Hi! We’re Sarah and Lindsey. We are a celibate, LGBT, Christian couple. We feel very blessed to have this queer calling, although it can be difficult at times to know exactly how to talk about our experiences as a couple. Celibate, LGBT couples are a rare bunch! If you’re curious to learn more about why we have chosen celibacy, we encourage you to read our “Why celibacy?” post.

Both of us have spent a lot of time, individually and together, reflecting on how celibacy can be a life-giving, life-affirming pathway to holiness. To try to help you understand where we are coming from, we have attempted to explain our understanding of celibacy in our “Defining celibacy” post. We understand that many people aren’t quite sure what to make of our situation upon their first encounter with our blog, so we have also addressed some common misunderstandings in our “7 Misconceptions about Celibacy” post. We are not pretending to have any answers, but we are reasonably aware of some of the questions that exist. We want this blog to be a place of positive conversation for all.

We started this blog in an effort to share our experiences as a couple. In no way do we think that this kind of partnership is ideal for all LGBT people or that other LGBT Christians should strive to be like us. We are not interested in engaging in theological debate on the questions, “Does God bless sexually active same-sex relationships?” and “Is same-sex sexual activity sinful?” Our blog is a place for reflection on the lived experiences of celibacy, being an LGBT Christian, spirituality, vocation, and other issues. You may have read elsewhere about the terms “Side A” and “Side B.” That’s not our lingo, that’s not our schtick, and you can find other places on the internet to engage in that great debate. To learn more about why we have chosen not to use this language, see our “How to Talk with Others about A Queer Calling” post.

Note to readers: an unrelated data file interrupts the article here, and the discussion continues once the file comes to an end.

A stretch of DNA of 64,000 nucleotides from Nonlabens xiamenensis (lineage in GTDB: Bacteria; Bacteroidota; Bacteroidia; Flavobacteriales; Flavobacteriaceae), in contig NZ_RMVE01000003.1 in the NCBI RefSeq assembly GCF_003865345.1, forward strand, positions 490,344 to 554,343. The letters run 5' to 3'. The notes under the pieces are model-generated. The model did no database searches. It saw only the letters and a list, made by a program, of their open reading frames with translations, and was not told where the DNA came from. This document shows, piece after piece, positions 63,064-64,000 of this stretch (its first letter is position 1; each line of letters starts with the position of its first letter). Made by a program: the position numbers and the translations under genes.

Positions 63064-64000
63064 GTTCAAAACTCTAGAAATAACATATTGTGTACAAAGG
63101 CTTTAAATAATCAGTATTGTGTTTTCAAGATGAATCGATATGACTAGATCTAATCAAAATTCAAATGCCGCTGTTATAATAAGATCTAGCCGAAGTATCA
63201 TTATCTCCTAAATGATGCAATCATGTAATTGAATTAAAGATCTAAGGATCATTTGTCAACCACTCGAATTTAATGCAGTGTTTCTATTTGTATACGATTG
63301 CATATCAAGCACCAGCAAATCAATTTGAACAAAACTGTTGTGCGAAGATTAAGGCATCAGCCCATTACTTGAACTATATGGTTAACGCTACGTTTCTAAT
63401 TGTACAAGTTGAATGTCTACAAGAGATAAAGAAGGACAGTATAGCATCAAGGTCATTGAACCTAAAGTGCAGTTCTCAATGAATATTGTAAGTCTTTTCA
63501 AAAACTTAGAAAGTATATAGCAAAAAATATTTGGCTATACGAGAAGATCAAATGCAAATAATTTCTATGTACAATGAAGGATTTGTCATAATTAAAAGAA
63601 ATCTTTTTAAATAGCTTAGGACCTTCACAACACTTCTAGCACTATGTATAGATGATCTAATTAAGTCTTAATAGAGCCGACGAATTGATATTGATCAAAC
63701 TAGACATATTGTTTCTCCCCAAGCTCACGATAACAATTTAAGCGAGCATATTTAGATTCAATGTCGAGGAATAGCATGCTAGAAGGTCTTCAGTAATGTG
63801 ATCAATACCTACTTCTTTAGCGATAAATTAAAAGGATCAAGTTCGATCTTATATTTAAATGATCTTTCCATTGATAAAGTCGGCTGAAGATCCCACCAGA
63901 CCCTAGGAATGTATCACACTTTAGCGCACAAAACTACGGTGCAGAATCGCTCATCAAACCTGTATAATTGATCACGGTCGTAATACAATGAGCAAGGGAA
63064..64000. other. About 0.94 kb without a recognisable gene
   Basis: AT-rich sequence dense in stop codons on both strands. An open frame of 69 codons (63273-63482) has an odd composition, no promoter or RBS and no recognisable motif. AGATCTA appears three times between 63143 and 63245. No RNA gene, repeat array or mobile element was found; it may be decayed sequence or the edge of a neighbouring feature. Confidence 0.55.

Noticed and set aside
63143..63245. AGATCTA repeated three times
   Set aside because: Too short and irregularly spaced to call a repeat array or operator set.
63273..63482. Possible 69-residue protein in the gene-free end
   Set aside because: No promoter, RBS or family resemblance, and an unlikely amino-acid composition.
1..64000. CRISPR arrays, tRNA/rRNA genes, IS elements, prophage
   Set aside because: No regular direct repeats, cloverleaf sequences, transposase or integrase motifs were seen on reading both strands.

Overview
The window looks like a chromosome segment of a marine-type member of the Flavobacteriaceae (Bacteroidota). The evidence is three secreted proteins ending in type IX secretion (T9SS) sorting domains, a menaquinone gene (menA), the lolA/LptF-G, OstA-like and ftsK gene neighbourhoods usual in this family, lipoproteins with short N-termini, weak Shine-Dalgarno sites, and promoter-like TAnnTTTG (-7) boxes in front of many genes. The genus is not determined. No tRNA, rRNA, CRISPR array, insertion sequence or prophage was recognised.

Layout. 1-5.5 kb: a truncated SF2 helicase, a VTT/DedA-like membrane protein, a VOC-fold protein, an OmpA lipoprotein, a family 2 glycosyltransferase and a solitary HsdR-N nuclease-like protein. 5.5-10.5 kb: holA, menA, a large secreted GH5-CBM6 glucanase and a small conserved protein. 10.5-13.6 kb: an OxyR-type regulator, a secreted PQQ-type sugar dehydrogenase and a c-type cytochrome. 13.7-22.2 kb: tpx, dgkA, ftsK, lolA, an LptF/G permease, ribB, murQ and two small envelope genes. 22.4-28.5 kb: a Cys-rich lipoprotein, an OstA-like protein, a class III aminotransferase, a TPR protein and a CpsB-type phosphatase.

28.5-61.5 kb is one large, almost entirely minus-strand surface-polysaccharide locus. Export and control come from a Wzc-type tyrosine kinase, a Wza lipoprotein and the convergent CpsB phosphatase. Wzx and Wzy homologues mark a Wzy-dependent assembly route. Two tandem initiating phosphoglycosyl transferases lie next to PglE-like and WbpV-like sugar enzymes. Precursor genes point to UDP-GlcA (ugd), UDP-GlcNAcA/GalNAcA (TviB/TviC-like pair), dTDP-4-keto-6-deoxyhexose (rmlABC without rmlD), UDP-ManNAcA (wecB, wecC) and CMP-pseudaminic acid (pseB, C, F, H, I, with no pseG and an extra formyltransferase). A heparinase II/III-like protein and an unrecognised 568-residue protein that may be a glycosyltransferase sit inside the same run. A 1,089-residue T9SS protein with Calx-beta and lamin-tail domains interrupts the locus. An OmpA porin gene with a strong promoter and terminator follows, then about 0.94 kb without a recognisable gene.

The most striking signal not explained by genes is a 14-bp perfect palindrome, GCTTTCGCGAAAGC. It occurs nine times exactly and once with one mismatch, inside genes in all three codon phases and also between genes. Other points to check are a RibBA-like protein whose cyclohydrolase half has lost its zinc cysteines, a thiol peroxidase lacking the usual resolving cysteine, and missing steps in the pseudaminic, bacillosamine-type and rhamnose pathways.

We chose the title A Queer Calling for our blog because it communicates the reality that our way of life is unusual by most people’s standards. We use “queer” in the traditional sense of the word, meaning “strange” or “odd.” One might also argue that God calls all Christians to a manner of living that many perceive as strange or odd. Additionally, the word “queer” can be an umbrella term for everyone who is a minority in terms of sexual orientation, gender identity, or both. Because of this, we have encouraged other LGBT people to discern their own “queer callings,” whatever they may be. We have no interest in advocating for our specific way of life (celibate partnership) for all LGBT people. Also, we do not use the word “queer” in the activist sense.

If you have other questions, feel free to peruse our Frequently Asked Questions to see if we have addressed a particular issue in other places on our site. For a complete listing of our posts so far, visit our Index page.

So with that said, WELCOME! We value your readership. Feel free to make yourself at home and share your thoughts, perspectives, and questions. While all questions are welcome, we cannot promise that all questions will be answered. We value our privacy and encourage you to think, “Would you really like to ask your parents that question about their intimate life?” If the answer is NOT ON YOUR LIFE, then avoid looking like a jerk in the combox.

Comment Policy: Please remember that we, and all others commenting on this blog, are people. Practice kindness. Practice generosity. Practice asking questions. Practice showing love. Practice being human. If your comment is rude, it will be deleted. If you are constantly negative or bullish, you will not be able to comment anymore. We are the sole moderators of the combox.

35 thoughts on “About

  1. Hi Sarah & Lindsey! So glad to have stumbled on your comment on RHE’s recent blog and to learn more about how you are navigating life in a really complex situation. Thank you for being willing to share your journey with all of us!

    • We’re glad you’ve found us! Life is reliably complex, and the complexities and nuances make life worth living (sometimes). Thanks for the comment. We hope to see you around these parts again.